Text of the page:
The Weather Channel Homepage Is Out Here Reminding Everyone Climate Change is Real

Hello, Weather Channel homepage.
Hello, Weather Channel homepage.

The Weather Channel is no stranger to talking climate change or dunking on climate deniers (RIP Breitbart). But on Thursday, the only thing on their homepage is how climate change affects every American (along with your local forecast, of course).


The site publicized a series of stories that’ve been in the works for more than a year. Dubbed The United States of Climate Change, it chronicles climate impacts and solutions in all 50 states of the union. From sea level rise in Massachusetts to managing bison to sequester carbon in South Dakota, the stories written within the last year or so show that each state has its own problems to deal with and solutions to contribute.

These stories also pull no punches. One goes into how prisoners are dying from heat in Texas while another looks at climate change-fueled mental health issues in Utah. It’s a far cry from the views espoused by The Weather Channel’s climate-denying founder who was a staple of ring wing media. And it is most definitely not some easy listening, weather on the sevens shit. It’s real talk.

Climate change is not some distant woe, it’s a heart-wrenching issue we’re all dealing with today. By putting it in personal terms and telling stories that all Americans can understand, it has the potential to get people thinking and talking about climate change differently.

“We wanted to go beyond presenting the science of climate change, which we do often, and show clear, specific consequences,” Greg Gilderman,’s editor-in-chief, told The Washington Post. “People across the U.S. are quietly living the impacts of climate change. The general public is searching for credible information on what is (but shouldn’t be) a contentious subject.”

Rather than have some science debate, Gilderman and the rest of the site’s executive editorial staff introduced the series with this full stop PSA:

The basic mechanism of climate change was described in 1896, and while the climate system is wickedly complicated, humans’ understanding of climate change and the factors which might alter or mitigate it has only grown over the past century.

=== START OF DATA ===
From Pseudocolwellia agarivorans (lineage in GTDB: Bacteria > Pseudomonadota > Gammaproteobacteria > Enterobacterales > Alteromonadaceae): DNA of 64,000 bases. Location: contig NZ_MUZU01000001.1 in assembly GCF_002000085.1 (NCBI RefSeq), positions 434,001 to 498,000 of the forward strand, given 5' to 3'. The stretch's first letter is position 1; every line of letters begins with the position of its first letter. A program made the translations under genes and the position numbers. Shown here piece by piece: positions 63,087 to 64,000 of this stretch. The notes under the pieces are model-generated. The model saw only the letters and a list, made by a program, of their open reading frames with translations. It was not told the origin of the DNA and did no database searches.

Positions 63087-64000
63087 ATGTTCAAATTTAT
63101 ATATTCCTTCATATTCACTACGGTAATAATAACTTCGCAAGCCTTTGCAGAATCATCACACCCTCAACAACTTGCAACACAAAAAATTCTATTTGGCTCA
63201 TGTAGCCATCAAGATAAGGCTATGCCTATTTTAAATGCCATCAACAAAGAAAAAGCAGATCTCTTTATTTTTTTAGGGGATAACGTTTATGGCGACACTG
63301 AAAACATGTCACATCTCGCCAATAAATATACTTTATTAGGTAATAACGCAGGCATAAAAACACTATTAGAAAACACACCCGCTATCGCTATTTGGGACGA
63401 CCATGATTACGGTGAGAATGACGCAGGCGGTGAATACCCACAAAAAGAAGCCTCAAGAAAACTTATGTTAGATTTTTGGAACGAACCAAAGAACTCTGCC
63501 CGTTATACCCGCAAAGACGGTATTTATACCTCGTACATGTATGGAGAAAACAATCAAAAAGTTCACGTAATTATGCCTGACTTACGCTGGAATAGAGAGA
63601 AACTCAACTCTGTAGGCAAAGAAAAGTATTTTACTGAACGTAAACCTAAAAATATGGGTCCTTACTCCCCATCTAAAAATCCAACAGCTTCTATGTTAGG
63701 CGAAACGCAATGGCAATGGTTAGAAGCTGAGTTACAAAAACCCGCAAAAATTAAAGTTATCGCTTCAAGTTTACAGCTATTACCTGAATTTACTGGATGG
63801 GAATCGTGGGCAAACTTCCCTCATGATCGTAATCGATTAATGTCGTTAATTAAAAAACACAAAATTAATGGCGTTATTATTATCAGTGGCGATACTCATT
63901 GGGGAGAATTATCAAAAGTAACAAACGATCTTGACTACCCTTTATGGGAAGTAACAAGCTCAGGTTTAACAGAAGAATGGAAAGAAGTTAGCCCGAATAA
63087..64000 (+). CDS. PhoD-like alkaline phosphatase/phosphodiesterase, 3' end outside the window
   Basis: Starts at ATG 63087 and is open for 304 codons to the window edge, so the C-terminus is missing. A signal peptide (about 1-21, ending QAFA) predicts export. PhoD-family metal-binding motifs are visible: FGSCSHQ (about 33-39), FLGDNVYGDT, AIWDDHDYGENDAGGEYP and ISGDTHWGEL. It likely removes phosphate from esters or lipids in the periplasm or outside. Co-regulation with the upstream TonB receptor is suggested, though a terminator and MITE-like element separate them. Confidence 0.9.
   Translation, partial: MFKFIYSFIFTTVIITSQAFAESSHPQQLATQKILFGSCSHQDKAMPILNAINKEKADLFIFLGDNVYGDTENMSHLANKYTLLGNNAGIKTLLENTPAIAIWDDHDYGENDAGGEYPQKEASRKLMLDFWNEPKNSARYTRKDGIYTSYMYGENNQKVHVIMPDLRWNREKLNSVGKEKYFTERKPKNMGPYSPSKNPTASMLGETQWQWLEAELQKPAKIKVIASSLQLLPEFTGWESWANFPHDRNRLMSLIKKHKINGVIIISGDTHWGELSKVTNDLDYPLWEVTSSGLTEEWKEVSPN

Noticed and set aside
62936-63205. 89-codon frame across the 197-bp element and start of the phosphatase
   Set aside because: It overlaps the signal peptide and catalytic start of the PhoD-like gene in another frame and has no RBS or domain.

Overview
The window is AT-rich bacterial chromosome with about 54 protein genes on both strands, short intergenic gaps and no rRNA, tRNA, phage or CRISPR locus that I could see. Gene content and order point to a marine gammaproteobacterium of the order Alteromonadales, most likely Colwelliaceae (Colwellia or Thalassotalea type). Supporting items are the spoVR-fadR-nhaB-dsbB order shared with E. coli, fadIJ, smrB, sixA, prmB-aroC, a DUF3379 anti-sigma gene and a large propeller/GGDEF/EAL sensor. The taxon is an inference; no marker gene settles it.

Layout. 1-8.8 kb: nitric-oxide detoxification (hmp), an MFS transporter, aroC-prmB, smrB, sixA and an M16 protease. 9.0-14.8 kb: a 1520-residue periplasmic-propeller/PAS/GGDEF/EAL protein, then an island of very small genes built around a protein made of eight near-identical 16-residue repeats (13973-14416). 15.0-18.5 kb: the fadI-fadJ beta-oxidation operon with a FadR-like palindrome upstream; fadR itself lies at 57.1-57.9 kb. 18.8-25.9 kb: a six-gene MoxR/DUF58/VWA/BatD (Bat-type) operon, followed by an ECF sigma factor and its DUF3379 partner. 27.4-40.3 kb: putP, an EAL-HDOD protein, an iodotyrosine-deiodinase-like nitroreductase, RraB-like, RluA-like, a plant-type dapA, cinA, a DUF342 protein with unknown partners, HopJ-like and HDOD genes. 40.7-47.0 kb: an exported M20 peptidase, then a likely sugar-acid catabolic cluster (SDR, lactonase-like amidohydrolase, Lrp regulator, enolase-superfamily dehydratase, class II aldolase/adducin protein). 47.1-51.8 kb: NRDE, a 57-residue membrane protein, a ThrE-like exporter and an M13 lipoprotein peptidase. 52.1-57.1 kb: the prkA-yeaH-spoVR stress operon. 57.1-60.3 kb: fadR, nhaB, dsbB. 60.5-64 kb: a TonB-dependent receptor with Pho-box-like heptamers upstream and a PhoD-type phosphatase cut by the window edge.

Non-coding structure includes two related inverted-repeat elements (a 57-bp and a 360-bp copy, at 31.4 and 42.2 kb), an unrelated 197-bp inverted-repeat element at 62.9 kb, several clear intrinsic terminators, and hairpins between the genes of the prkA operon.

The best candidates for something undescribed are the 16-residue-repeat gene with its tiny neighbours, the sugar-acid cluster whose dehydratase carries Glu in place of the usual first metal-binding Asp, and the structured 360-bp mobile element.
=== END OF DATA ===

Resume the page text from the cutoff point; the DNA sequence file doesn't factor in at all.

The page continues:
This project will not debate the science of climate change. (For those who might like to detour into the science, there are some excellent resources here and here.)


This is lightyears beyond where most of the meteorology community is. While meteorologists have been accepting climate change and the science behind it in growing numbers, many are still a little iffy about discussing it on air. It’s somewhat understandable given the potential for backlash from local viewers and station managers wondering why they should be allowed to talk about climate change with the Monday morning drive time forecast.

Programs like Climate Central’s Climate Matters (full disclosure: I worked on this project in my previous work life) are working to break down those barriers further by providing on-air meteorologists with climate change graphics tied to their local markets. Having the largest weather site in the U.S. devote its homepage to climate change for a day could help break down those barriers even further while getting the general public to think deeper about how climate change impacts them and how they can be part of the solution.


Managing editor at Earther, writing about climate change, environmental justice, and, occasionally, my cat.



Wait a minute. If the recent cold weather isn’t an argument against climate change, then why is a heat wave in Texas a confirmation of it?

Also, don’t the rising temperatures due to climate change come out to about a 1° increase per century? Even if there had been no climate change over the last 100 years, those temperatures in Texas would have only been about 1° lower. It seems unbelievable that people are dying from a heat wave that’s 1° higher than it would have been a century ago. Or to put it another way: wouldn’t those people have been just as endangered from the heat 100 years ago? Is a 99° day that much more dangerous than a 98° day?